Medical imaging has come a long way since it competed for notice and respectability amid a galaxy of patent medicines, homeopathic remedies, and galvanic girdles. The hundreds of exhibits and thousands of attendees at RSNA 2001 were clear evidence why the medical hucksters with their snake oil were doomed from the outset. With a flick of a switch or the push of a button, the human body-that most familiar yet most mysterious of all objects-is more accessible than ever before, thanks to radiology. It is no overstatement to echo the first radiology salesmen in characterizing today’s imaging equipment as “wonderful.” That is what this equipment is in the literal, dictionary sense; astonishing, marvelous. As we enter radiology’s second century and see the array of cutting-edge CT, MR, x-ray, positron emission tomography (PET) and fusion technology available to the practitioner, radiology seems to have hardly scratched the surface of the wonders it can deliver.
But all of these devices with their ability to lay bare the inner workings of the body are secondary to the practice of radiology. The primary element of radiology-in fact, all medical specialties-is the practitioners. What are listed on the following pages are the tools of the trade, tools more sophisticated? than hammers and screwdrivers, but tools all the same. The x-ray, CT, MRI, and PET are the means to a diagnosis, not the end.
The truth of radiology is that the end is not found in studies that the newest digital wonder displays on a flat LCD screen as a real-time movie. The meaning is found in the skill of the tool user, in the experienced eyes of the radiologist. Though the tools gave birth to the profession, it is humanity that gives radiology its value. In the earliest days of radiology, the days when patent medicines and the X-ray vied for the medical world’s (and the public’s) imagination, there was a question as to who would be responsible for taking and interpreting films-electricians, photographers, or physicians. The fact that the interpretation fell to the physician and not the technician is significant because it established technology as the servant, not the master of radiology. And that is a perspective trade shows, like that of the Radiological Society of North America (RSNA), reinforce. In spite of its impressive show of technology and sophisticated presentations, it is humanity-the customers, the users-that is as important to the practice as high throughput and small footprints.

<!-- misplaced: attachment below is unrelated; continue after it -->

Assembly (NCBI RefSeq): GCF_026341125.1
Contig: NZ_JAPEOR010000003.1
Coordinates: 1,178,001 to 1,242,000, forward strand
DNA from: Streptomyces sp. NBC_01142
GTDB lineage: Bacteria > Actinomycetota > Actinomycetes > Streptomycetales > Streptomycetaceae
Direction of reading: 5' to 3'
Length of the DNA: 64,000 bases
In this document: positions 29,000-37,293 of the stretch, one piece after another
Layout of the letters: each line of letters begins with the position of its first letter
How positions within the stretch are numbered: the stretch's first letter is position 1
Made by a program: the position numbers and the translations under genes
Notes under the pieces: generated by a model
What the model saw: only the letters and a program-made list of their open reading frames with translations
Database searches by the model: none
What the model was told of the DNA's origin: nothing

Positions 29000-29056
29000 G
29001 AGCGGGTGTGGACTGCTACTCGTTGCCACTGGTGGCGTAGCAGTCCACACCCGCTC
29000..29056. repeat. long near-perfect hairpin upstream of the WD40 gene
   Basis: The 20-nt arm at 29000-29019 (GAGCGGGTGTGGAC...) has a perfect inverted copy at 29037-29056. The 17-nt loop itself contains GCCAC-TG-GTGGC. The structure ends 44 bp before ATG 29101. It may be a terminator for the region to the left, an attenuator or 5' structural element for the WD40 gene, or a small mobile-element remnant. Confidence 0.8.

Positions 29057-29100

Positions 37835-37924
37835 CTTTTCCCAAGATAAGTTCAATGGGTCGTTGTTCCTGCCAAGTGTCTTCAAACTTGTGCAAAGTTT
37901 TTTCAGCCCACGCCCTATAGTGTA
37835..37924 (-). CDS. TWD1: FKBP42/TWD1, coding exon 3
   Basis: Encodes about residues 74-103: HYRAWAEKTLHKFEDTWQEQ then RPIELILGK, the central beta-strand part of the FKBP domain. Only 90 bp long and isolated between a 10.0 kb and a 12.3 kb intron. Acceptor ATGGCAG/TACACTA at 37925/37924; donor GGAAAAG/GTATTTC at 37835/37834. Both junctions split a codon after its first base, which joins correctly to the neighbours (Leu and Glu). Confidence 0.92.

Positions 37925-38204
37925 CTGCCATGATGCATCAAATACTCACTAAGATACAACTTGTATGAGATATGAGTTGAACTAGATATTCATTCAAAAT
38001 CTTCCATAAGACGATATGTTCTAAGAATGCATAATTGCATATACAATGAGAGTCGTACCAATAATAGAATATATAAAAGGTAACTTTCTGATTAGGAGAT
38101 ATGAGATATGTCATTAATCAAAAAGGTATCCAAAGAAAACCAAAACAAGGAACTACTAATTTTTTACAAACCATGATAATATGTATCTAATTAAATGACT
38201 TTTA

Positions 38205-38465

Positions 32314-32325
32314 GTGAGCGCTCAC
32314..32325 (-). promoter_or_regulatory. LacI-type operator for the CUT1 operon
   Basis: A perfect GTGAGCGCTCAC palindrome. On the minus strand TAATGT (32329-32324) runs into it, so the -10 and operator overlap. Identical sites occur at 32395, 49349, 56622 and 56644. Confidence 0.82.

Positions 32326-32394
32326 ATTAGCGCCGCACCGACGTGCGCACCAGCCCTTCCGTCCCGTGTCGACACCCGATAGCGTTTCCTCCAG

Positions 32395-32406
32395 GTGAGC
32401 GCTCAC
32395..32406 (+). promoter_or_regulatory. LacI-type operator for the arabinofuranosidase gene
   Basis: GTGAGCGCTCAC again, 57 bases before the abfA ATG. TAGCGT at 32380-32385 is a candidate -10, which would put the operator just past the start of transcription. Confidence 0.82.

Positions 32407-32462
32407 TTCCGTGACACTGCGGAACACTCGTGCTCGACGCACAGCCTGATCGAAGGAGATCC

This point was illustrated during a dinner I attended at the RSNA with Decisions in Axis Imaging News’ editorial advisory board members, one of whom praised the new picture archiving and communications system he was using. He was unabashed in his praise because it did exactly what good technology has done since the discovery of fire-it has made his life better. Technology is not an end in itself, but the means to an end-better medicine. By necessity, this is the measure of all the technology in the following pages: how will it help make you do your job better? n
Chris Wolski is Associate Editor for Axis Imaging News.